This simplistic formula fails to indict the viewer’s own ambiguous relationship to technology or possible complicity with systems of oppression. Though the point of the series is ostensibly the dawning awareness of a downtrodden class, symbolized by the awakening of both Dolores and Maeve, just as much screen time is devoted to the privileged ruminations of Ford and TMiB on the nature of good and evil and freedom and humanity and cruelty and desire and…etcetera. While the women and people of color fight for their lives, the white men sit back and discuss the nature of the universe. TMiB is yet another petty sociopath given a platform from which to spin his theories.

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In my first column I mentioned my ambivalence towards shows that develop strong female characters but only after their male characters have spent a good chunk of time holding center stage. Last night’s episode of Westworld already presents Dolores and Maeve stepping out of the confines they have been placed in and taking action to direct their own destiny. Wood, whose luminous, complex performance is the best reason to watch the show, has defended the portrayal of sexual violence against Dolores, noting that it took place offscreen. Perhaps Dolores and Maeve will smash Ford and TMiB with their own fists, but I’m not interested in watching them share a stage in the meantime.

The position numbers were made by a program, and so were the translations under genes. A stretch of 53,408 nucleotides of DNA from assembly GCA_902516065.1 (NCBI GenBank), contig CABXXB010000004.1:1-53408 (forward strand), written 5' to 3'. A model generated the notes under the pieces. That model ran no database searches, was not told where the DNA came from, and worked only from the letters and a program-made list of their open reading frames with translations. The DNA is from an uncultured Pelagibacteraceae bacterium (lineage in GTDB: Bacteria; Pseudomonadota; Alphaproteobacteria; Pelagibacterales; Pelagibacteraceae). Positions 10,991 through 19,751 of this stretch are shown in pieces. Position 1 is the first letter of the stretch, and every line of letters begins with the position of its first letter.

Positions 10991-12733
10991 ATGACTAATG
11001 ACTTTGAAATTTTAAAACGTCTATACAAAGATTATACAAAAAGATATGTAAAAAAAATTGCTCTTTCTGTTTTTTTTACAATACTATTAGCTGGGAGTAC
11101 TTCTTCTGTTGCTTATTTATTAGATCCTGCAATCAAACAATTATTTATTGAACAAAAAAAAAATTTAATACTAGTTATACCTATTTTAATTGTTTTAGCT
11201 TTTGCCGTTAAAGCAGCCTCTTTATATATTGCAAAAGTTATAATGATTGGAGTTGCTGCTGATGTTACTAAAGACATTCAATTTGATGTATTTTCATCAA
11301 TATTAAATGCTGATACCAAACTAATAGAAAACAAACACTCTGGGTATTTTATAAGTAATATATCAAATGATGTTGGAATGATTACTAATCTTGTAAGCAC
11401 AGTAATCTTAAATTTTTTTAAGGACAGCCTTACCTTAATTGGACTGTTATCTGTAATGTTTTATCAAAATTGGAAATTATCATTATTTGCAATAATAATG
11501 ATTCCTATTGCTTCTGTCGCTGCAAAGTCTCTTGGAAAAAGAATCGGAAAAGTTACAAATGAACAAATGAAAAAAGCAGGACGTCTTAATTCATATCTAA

Liz’s List What to Watch/Follow/Listen to/Read

Instead of Westworld watch Insecure on HBO, one of several shows I will be discussing in next month’s column.

Follow Washington Post reporter David Fahrenthold @Fahrenthold now instead of waiting until he wins the Pulitzer for his election coverage.

Listen to Anne Carson discuss the innovative presentation method of her latest book of poems, essays and insights, Float.

Read Zadie Smith in The Guardian on how dancers are every bit as inspiring to her as her fellow writers.

  • If we assume briefly that the series is 100 years in the future, you can look at historical inflation statistics to indicate roughly what $40,000 in future bucks is worth in 2016 dollars.

    Using CPI (consumer price index) data, $2,000 in 1916 was worth about $44,300 in today’s money. If we imagine inflation stays historically steady (which is unlikely but possible), you could assume that $1,806 in 2016 dollars would buy you a day in this park. That puts a day in the park at right around the median price for a ticket to tonight’s World Series game 7.